Written by Štěpán Machovský |
The Next Big Step for Better Informed Decisions
Have you ever seen a dashboard and thought to yourself that it would be nice to be able to use machine learning to get more out of your data? Well, I have. I always had the idea that when working with data, no matter the environment, you should have the power to manipulate it, to always see more, and to be one step ahead — dashboards included.
However, there is one small caveat when it comes to dashboards. They are visited by people with various skills — data scientists, business analysts, business executives, and managers. This means that there is no one-size-fits-all solution.
Right now, I’m working on the private beta for machine learning in dashboards, within GoodData. Currently, there are two possible use cases on the table:
- A one-click solution tailored for business users
- Hands-on experience in Jupyter Notebook for the tech-savvy
The one-click solution is pretty straightforward. Picture this: you're a business person who just taps a button, tweaks a couple of parameters for the algorithm, and voilà! You've got yourself a forecast for next quarter.
Is the One-Click Approach Perfect for Everyone?
No, of course not. The one-click experience should be viewed as a quick peek into the data rather than a robust tool. ML is often very sophisticated and requires many steps before you can really benefit from it. When you input garbage, you get garbage back. But hey, you can always roll up your sleeves, clean up that data, give it a little polish, and set yourself up for some smarter outputs.
To do this, you need to have the data on hand and know your way around it. Ideally, this will be part of the transformation process. But sometimes, you can’t change the data flows to the BI tool. In that case, you can still fetch the data and use something like pandas in Python to get it into shape.
For the second use case, if the one-click experience is insufficient, you can open up a Jupyter notebook directly in your dashboard to work with the data firsthand. This means you can retrieve a dataframe from any visualization and, for instance, change the ML algorithm or normalize the data beforehand.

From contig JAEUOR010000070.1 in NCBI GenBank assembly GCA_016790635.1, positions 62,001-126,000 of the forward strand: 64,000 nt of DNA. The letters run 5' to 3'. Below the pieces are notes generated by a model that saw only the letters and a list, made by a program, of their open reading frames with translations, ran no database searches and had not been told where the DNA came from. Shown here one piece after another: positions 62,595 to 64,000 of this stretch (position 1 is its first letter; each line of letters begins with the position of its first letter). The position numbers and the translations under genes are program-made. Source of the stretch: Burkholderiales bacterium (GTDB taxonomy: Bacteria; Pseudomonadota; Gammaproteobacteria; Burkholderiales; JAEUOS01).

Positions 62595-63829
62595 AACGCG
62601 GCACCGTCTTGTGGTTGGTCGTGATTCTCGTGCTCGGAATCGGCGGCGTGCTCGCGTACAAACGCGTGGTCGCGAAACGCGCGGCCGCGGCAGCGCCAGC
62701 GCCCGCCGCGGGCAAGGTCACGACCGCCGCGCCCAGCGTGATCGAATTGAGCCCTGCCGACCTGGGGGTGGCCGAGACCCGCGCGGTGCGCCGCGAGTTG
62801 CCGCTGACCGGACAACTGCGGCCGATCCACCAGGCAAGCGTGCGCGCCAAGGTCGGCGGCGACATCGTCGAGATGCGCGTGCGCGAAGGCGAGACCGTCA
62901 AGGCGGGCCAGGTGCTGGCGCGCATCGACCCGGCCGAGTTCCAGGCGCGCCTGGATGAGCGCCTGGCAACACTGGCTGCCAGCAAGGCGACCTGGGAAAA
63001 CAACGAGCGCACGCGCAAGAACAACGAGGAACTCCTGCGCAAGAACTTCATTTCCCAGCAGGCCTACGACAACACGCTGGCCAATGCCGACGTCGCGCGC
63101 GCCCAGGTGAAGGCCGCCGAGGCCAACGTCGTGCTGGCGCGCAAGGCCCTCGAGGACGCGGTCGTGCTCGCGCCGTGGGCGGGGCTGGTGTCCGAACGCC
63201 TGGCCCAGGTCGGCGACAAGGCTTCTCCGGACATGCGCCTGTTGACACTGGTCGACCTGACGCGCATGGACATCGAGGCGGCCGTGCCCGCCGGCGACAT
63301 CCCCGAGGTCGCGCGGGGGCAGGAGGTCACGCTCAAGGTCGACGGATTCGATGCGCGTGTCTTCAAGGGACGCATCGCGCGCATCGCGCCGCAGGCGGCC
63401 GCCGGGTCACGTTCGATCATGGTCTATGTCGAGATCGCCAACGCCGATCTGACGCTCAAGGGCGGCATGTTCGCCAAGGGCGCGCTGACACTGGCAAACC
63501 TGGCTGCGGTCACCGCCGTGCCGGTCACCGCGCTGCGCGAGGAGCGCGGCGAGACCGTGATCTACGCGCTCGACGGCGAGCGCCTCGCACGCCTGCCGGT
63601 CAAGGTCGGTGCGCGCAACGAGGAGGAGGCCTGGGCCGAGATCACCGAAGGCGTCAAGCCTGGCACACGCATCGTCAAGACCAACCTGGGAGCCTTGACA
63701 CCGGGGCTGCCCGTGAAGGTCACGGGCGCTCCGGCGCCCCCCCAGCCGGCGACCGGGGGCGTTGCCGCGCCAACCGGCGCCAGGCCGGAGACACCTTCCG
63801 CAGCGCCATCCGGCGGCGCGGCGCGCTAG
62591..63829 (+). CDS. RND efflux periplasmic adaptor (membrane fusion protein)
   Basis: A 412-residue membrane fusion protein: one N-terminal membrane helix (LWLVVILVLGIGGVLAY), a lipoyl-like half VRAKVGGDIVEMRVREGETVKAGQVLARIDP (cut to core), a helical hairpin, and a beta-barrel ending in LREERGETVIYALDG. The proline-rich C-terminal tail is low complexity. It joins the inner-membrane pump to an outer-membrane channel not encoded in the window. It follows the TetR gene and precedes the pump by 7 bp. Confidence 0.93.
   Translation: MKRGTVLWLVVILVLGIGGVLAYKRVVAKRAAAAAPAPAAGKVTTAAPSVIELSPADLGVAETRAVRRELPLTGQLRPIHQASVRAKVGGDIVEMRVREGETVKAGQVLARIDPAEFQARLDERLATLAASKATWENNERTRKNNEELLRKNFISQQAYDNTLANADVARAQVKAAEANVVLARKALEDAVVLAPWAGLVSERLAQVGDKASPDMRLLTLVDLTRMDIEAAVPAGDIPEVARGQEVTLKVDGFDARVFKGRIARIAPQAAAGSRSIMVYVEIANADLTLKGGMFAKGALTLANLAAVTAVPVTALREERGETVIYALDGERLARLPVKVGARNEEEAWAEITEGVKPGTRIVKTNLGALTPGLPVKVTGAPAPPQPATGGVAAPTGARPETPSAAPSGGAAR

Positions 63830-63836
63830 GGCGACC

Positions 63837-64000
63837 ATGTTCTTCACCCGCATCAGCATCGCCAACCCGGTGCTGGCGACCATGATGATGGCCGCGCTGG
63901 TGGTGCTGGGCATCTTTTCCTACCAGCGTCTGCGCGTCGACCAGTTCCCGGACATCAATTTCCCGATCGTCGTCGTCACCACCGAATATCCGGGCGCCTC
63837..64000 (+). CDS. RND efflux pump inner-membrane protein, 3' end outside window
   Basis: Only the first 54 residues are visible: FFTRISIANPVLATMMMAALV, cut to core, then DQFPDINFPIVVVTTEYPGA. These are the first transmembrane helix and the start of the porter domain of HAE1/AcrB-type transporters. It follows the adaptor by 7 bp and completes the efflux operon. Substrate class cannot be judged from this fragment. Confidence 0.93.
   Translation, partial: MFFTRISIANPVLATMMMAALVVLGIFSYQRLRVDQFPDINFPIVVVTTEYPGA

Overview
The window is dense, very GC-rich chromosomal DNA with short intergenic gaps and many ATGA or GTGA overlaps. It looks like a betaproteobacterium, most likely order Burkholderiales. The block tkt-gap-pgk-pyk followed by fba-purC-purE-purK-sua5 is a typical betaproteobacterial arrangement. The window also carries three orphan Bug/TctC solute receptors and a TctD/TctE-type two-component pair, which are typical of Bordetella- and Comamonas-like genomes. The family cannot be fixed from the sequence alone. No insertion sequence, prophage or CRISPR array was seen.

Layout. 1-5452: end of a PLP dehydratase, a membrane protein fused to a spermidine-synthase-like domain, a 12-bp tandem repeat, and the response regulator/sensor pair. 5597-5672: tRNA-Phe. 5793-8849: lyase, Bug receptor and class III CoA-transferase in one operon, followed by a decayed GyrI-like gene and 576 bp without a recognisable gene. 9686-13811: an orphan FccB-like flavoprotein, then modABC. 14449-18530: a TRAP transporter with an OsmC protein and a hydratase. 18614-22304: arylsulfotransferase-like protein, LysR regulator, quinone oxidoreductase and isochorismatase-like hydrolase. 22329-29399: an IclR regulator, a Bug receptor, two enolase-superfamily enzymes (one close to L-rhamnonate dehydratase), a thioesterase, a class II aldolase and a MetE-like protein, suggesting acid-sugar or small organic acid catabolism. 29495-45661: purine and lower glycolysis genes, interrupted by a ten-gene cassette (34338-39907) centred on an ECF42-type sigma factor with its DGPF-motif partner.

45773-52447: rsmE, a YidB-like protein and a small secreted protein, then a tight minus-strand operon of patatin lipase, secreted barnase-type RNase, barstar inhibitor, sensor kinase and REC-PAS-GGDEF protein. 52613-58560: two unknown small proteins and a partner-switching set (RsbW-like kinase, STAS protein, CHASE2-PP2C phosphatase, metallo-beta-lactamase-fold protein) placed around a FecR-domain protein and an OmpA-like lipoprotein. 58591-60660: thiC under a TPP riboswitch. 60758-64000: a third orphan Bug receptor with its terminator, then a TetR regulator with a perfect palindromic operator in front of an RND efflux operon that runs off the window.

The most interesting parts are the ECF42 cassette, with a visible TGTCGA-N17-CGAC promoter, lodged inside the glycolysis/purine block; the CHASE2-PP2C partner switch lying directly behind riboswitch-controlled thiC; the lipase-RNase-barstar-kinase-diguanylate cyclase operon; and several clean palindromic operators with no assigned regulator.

While working with the data, you can of course utilize various libraries to visualize it and work with it more easily. Afterwards, you can send the modified data back through the API to see it in your dashboard. That way, Jupyter notebooks break the barriers between data visualization and data science, making machine learning not just another tool, but an integral part of informed decision making.
For us, the guiding principle is accessibility for all, from beginners to seasoned data professionals. That's why our Jupyter notebooks are designed to follow a 'happy path,' providing clear explanations at each step. This ensures that, right out of the box, the results you get from the notebooks align seamlessly with those from the one-click solution.
This integrated approach eliminates the need for context-switching, allowing you to concentrate solely on the task at hand. You'll also have the flexibility to preview your work at any stage and easily compare it with the existing dashboard:
The notebooks also contain a slight abstraction for the retrieval of dataframes and the follow-up push to the server. Data enthusiasts simply want to work with the data, and we want to help them achieve this faster. Retrieving and previewing the data frame is as easy as running these Jupyter cells:
Pet Shop Story
Let’s use a story to demonstrate how all this might come together.
You work for a large pet store and your boss asks you to create a dashboard to show him how well the store is doing. As it is a pet store, there might be some special things he’d like to see, like indoor temperature or humidity. Unfortunately, your deadline is tonight.
Easy enough. You connect your data source (where you aggregate all your data) to some BI tool and try to drag-and-drop yourself out of trouble. Let’s say you have Snowflake and use GoodData. This would make it easy to quickly create a dashboard that looks like this: